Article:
Abbreviations

AD:

Alzheimer’s disease

Aβ:

Amyloid-β

APOE :

Apolipoprotein E

RNA-Seq:

RNA sequencing

DGE:

Differential gene expression

CERAD:

Consortium to Establish a Registry for Alzheimer’s Disease

PCA:

Principal component analysis

UMAP:

Uniform Manifold Approximation and Projection

BH:

Benjamini-Hochberg

DEG:

Differentially expressed gene

OPC:

Oligodendrocyte progenitor cells

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Acknowledgements

Special thanks to Dr. Katharine Yu, Dr. Idit Kosti, Dr. Dmitry Rychkov, and the rest of the Sirota lab for scientific guidance and support in this project.

Funding

This work is funded by the National Institute on Aging (NIA) grants R01AG060393 and R01AG057683. This material is based upon work supported by the National Science Foundation Graduate Research Fellowship Program under Grant No. 1650113. Any opinions, findings, and conclusions or recommendations expressed in this material are those of the author(s) and do not necessarily reflect the views of the National Science Foundation or the National Institutes of Health.

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Contributions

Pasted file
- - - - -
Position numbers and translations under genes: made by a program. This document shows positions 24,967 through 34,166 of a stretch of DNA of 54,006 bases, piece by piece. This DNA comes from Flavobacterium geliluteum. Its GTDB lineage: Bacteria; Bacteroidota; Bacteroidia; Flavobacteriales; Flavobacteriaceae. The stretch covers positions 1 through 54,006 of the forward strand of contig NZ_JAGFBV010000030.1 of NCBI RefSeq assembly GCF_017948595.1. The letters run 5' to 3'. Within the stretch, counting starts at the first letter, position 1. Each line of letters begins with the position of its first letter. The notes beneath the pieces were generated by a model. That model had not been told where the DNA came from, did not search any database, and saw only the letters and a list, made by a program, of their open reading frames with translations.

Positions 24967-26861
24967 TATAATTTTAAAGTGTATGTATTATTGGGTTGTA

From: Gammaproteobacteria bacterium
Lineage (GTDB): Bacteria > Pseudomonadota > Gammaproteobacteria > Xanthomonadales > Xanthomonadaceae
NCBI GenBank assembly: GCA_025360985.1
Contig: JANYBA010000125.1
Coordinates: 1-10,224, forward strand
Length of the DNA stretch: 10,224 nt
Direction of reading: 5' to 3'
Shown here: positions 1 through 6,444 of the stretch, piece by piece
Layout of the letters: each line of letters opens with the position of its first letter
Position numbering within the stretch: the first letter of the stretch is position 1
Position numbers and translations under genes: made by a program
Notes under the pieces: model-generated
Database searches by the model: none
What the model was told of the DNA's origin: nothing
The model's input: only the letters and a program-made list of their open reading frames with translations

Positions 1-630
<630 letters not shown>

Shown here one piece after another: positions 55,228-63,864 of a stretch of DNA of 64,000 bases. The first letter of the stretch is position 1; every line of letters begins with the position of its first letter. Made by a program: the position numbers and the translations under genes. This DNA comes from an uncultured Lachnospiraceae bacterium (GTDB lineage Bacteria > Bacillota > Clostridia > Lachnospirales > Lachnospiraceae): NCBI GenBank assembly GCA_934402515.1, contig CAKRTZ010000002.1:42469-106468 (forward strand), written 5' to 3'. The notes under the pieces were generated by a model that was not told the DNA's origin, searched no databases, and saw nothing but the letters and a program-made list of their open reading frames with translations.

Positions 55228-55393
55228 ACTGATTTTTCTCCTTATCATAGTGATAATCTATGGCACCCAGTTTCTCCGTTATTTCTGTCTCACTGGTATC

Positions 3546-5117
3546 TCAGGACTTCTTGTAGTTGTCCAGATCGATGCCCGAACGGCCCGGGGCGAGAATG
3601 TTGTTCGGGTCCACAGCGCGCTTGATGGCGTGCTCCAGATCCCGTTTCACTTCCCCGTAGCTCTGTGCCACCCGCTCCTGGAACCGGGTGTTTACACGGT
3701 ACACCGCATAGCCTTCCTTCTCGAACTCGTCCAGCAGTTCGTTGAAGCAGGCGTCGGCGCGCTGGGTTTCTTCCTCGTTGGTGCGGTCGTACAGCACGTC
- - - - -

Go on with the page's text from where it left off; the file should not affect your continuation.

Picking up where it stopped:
SB, YL, and MS conceived the study. SB performed data analysis and interpretation of results (data wrangling and preprocessing, cell type identification, batch correction, and snRNA-Seq differential gene expression analysis), generated and compiled figures, and drafted the manuscript. YL generated and interpreted the results and figures for the functional enriched pathway network analysis and drafted the manuscript. DB assisted in developing methods and figures for the analysis and drafted the manuscript. AAR assisted in developing methods for data analysis. CWS, AT, GF, TO, and DD contributed to the discussion of methods and results as well as the implications of the findings. MS oversaw the study. All authors read and contributed to the final manuscript. The funders had no role in the design, implementation, or preparation of this manuscript. All authors read and approved the final manuscript.

Corresponding author

Correspondence to Marina Sirota.

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MS is on the advisory board of twoXAR. Other authors declare no competing financial interests.